7 Steps to Take If You Suspect Nursing Home Abuse

9:09 AM, Mar 05, 2019

When someone is placed in a nursing home, we expect them to be given quality care. After all, that’s what nursing homes are for: to give a level and quality of care that the resident’s family is unable to provide themselves.

Most nursing homes can and do provide quality care for their residents. If, however, you suspect nursing home abuse, you should take action. Here’s what you should do:

  1. Be Rational

When your loved one is in a nursing home and you suspect abuse, it’s easy to get angry and lose your temper. However, it is important for your loved one that you remain calm and seek a resolution to the situation in a reasonable manner.

  1. Bring Your Concerns to the Staff First

What you perceive as abuse may not be abuse at all. You should be willing to hear the staff out before taking further action. If they are unable or unwilling to explain the situation satisfactorily, you will want to look into more formal action. Nursing home management should be willing and able to explain any situation you see as possible abuse or neglect, whether it pertains to your loved one directly or not.

  1. Communicate with Your Loved One

Ideally, you should speak to him/her privately. If the nursing home management will not allow this, you will want to take further action. Report the suspected abuse and/or seek the advice of an attorney who specializes in nursing home abuse and neglect.

  1. Ask Questions and Take Notes

Quality caregivers will not mind your questioning as long as you are respectful and reasonable. Take and date written notes of anything you see that is amiss. Take pictures, get names and job positions of the people you speak to, and talk with coherent residents who are willing to talk with you and who may have information about the incident.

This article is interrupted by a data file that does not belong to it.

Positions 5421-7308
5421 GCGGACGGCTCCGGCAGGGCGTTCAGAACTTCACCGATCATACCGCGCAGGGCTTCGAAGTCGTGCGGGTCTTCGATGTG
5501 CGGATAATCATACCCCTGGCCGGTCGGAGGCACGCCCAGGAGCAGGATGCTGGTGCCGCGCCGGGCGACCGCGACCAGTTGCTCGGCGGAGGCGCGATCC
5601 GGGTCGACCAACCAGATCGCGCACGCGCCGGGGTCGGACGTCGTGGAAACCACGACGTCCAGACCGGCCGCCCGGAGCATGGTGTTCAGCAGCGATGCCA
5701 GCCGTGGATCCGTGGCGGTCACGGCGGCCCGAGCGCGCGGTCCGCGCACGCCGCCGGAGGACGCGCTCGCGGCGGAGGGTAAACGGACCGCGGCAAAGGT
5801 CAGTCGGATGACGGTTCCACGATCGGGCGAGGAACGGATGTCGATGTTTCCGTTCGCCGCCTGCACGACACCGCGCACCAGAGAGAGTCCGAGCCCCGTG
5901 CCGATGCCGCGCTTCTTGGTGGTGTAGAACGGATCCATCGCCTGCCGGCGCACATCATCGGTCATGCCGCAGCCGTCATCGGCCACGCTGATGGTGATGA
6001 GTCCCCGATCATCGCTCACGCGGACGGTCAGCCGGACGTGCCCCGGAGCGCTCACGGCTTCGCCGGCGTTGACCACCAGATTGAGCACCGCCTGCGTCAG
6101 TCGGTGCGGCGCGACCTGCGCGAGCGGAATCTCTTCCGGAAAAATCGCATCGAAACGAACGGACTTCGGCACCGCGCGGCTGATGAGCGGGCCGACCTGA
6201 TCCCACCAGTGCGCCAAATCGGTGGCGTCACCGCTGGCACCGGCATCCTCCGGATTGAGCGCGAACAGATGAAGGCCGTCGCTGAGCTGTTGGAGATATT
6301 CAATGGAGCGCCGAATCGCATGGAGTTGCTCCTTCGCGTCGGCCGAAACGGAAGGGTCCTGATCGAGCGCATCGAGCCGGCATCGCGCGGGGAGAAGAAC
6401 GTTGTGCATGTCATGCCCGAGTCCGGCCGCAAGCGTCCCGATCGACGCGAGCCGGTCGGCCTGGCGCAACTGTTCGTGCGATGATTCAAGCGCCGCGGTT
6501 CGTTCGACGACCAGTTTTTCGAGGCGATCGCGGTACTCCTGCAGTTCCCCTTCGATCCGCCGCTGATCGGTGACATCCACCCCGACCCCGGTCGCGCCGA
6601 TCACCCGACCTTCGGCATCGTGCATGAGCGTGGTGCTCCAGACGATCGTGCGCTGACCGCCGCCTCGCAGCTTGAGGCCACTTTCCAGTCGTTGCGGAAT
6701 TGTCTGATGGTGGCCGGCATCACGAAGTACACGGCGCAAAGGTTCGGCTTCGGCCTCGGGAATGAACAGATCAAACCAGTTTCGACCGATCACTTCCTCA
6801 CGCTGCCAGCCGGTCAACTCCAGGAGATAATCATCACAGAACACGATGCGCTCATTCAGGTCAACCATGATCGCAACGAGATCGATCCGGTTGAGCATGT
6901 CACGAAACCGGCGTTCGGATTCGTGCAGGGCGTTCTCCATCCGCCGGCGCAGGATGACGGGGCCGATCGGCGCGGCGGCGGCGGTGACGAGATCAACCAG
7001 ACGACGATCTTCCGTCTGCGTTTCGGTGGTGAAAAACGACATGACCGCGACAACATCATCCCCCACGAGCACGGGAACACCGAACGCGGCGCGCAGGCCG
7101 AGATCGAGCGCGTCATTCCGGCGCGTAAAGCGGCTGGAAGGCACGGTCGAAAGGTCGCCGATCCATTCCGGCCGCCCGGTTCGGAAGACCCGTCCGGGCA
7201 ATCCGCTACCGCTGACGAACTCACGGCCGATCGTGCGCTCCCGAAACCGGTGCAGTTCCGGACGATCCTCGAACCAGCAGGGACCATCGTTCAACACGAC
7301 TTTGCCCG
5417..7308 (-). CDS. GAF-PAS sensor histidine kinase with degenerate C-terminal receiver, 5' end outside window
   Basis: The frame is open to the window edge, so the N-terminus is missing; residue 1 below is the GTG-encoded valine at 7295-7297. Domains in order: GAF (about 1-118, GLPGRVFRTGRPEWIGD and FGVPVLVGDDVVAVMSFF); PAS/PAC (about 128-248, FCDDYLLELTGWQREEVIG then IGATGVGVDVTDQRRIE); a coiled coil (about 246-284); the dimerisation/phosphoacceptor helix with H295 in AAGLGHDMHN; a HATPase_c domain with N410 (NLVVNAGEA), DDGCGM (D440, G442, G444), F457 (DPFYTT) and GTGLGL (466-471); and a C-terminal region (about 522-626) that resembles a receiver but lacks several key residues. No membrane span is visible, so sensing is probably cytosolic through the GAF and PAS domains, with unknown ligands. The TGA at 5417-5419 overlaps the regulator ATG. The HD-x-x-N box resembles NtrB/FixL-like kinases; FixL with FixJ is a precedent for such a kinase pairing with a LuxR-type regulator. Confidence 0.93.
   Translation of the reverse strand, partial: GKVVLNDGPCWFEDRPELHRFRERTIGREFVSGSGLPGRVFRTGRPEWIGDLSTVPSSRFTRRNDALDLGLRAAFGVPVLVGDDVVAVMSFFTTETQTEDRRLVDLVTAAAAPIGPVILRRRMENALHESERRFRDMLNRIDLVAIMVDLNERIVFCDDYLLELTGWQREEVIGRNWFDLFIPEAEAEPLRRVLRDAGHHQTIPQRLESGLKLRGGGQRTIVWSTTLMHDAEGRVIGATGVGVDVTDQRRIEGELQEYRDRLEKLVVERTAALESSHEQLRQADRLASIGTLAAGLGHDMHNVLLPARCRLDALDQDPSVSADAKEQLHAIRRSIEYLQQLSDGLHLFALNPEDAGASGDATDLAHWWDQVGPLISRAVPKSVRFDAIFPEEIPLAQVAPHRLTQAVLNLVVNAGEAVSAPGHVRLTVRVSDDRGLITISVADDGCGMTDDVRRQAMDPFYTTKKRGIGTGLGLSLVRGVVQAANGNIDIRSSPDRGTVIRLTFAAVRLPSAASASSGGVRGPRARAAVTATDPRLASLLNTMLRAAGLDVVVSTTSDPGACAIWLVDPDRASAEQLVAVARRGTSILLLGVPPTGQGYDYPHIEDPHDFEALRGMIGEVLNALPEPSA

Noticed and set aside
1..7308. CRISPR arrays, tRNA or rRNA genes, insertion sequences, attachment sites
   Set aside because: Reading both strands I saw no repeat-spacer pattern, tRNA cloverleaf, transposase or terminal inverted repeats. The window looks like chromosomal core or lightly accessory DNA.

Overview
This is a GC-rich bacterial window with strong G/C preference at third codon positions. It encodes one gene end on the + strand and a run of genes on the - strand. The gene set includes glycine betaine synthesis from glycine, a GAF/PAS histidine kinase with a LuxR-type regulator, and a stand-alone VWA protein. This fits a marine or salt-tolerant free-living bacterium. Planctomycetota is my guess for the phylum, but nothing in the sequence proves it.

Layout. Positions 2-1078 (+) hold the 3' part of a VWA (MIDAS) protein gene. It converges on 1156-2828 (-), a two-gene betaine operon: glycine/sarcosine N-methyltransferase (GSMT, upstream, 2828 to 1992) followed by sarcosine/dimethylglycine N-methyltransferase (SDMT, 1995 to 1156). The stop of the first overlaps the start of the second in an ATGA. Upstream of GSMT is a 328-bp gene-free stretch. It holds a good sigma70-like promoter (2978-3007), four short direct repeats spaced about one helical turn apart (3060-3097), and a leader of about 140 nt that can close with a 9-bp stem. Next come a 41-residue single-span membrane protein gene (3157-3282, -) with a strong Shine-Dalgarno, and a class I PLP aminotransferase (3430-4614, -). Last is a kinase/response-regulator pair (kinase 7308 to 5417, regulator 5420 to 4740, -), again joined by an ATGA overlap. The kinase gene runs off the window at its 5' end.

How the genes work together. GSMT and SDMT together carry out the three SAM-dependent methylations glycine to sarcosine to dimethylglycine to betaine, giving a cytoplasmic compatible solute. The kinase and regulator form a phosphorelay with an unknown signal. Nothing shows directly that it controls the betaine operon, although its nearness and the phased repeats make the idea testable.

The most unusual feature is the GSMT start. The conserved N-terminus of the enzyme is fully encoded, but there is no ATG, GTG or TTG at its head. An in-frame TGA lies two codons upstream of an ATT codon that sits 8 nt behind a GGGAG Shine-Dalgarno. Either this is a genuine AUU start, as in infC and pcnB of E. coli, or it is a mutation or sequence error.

1. Call the Police If There is Clear Abuse and/or Imminent Danger

If there is clear-cut abuse, or if you have reason to believe a nursing home resident is in imminent danger, call the police immediately. Police may need to intervene to ensure the safety of nursing home residents.

  1. Report all Suspected Elder Abuse or Neglect

Call the Montana Adult Protective Services office for your area or visit https://dphhs.mt.gov/sltc/aps to determine the correct office. You can also contact the National Center on Elder Abuse at 1-800-677-1116.

  1. Consult a Lawyer

If a nursing home resident or your loved one is being abused or neglected, they are entitled to protection. They may also be entitled to compensation under the law. Depending on your relationship to the person being abused or neglected, you may also be entitled to compensation. Reporting abuse and neglect is essential, but most abusive facilities do not change unless formal legal action is taken that affects their profit margins or their ability to remain in business. 

If you have reason to believe a nursing home resident is being abused or inadequately cared for, take action sooner rather than later. If you or a loved one is the victim of nursing home abuse, contact the lawyers at Edmiston & Colton Law Firm to learn your legal rights and determine if you have a case. Visit Edmiston & Colton Law firm at www. YellowstoneLaw.com or call (406) 259-9986.

Our Location

310 Grand Avenue
Billings, MT 59101

(406) 545-0889


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